Determined to go out with a bang, Siobhan made her final appearance alongside Sara and Keren at the BPI Awards in February 1988, with a show-stopping performance of the Best British Single nominated, LOVE IN THE FIRST DEGREE, backed up with a troupe pf amply oiled-up albeit underdressed male dancers. It was arguably the groups most commercial song to date but for Siobhan, she had simply travelled as far down that road as she wanted to go. Looking back, few pop stars ever get to quit the band in such style.

Jacquie O'Sullivan was drafted in as a replacement for Siobhan. She was an acquaintance of the other girls, but not, as was stated at the time, a particularly close friend, and was ultimately drafted in simply because it was felt that the public expected Bananarama to be a trio. Yet the heart of the group, personally at least, had always been the lifelong friendship between Keren and Sara - something impossible to emulate, let alone force. And for Jacquie, almost inevitably being consigned to the perennial role of 'new girl' or 'the other one'  would eventually take it's toll.


There was clearly still life in WOW! and rather than immediately embarking on a new project, Bananarama released the particularly effervescent I WANT YOU BACK, newly reworked to feature Jacquie. Issued as the fourth single from the album, it returned the group to the Top 5 in the UK, as well as giving them a #3 hit in Australia and another success across Europe. The 12" B-side AMNESIA, a vocal version of the theme from a short-lived ITV pop show The Roxy, was the latest in a series of club orientated B-sides, following CLEAN CUT BOY for I HEARD A RUMOUR and ECSTACY for I CAN'T HELP IT.


Bananarama's first singles compilation, THE GREATEST HITS COLLECTION, was lined up for release in October 1988, replete with two new SAW productions - a brand new track, LOVE TRUTH & HONESTY, a #23 hit in September 1988, and a re-recorded version of NATHAN JONES, which became a #15 single in November. The compilation became Bananarama's best-selling release in the UK, reaching #3 and gaining triple platinum certification. 1989 then found the group undertaking it's long-awaited World Tour in support of THE GREATEST HITS COLLECTION, as well as collaborating with Lananeeneenoonoo on the #3 Comic Relief hit, HELP.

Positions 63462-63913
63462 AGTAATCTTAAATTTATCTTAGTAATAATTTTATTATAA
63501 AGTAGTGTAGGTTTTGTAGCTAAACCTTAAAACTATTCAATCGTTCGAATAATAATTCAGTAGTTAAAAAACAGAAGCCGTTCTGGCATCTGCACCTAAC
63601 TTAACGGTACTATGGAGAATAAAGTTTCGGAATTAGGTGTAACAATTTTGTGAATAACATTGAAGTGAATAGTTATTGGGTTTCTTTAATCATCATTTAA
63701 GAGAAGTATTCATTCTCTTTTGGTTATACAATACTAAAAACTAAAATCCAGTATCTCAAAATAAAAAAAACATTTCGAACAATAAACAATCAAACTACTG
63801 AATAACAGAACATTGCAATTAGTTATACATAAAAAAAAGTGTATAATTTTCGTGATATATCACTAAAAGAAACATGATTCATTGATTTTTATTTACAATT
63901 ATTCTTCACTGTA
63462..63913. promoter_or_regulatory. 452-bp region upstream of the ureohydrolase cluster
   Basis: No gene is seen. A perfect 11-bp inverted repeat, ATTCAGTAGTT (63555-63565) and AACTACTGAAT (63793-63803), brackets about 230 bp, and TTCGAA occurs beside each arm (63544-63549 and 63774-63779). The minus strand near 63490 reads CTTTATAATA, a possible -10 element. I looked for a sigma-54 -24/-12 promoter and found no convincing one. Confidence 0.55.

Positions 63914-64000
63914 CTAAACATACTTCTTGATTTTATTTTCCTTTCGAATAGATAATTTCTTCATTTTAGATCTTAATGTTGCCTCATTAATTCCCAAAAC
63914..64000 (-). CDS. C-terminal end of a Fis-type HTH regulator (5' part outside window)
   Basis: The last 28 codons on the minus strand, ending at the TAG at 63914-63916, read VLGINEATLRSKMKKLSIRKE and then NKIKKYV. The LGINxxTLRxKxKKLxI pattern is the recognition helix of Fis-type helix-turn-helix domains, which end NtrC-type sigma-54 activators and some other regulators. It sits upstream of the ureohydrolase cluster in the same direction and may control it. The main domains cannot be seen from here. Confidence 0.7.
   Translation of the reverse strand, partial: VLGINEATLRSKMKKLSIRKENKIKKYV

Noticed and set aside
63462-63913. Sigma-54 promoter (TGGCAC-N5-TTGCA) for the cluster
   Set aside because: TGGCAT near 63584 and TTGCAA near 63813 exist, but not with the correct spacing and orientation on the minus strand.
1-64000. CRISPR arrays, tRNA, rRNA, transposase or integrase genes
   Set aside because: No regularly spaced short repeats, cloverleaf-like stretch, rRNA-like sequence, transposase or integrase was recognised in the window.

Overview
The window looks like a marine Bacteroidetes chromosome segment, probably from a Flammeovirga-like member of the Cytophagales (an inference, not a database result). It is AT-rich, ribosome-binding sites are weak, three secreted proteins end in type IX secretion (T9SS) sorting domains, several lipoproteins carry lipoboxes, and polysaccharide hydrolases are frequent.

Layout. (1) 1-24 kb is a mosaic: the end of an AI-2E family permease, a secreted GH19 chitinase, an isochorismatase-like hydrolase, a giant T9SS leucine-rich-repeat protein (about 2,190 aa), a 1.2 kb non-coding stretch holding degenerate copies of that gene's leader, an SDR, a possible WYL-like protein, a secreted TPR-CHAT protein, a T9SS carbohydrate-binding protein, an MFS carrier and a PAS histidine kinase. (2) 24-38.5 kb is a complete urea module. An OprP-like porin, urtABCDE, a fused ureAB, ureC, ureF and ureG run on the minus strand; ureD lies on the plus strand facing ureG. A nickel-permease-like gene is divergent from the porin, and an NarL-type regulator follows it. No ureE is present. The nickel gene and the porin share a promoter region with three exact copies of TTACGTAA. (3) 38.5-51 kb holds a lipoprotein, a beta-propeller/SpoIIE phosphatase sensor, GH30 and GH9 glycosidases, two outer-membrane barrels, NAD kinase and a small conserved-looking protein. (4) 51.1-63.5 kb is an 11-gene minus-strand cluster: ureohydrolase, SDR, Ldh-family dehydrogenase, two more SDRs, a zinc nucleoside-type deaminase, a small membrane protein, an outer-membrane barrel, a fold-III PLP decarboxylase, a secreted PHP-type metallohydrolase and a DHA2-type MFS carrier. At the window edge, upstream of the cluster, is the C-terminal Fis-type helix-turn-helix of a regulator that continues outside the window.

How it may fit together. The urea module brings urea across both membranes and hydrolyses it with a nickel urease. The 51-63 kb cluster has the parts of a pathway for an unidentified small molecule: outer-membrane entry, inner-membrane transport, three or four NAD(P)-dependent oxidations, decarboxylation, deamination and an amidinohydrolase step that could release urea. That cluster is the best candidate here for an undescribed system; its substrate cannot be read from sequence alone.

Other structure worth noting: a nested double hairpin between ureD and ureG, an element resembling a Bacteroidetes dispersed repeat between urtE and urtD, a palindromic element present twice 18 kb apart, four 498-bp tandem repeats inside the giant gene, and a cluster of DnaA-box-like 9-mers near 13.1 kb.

For many Bananarama devotee's, especially those who became fans in the wake of VENUS, WOW! is a particular favourite. It is a body of work that ultimately may have changed the group forever, but from the start it was always intended as a light-hearted, hedonistic album, and on those terms was not only a commercial success but a creative one too.

Featuring many of Bananarama's best loved singles and certainly the zenith of their work with Stock Aitken Waterman, it remains a guaranteed floor-filler and a sparkling pop classic of that era.

Tom Parker 

As all involved have commented, Bananarama's writing and recording sessions with SAW were punctuated with disagreements, especially regarding lyrics, but arguably it was this tension that helped generate some particularly satisfying material.


Indeed Motown would be a major point of reference for the entire project, having not only been a significant influence on Bananarama from the start but also a template for Pete Waterman not only musically, but also in establishing the in-house PWL "empire" - production company, studio complex and latterly record label.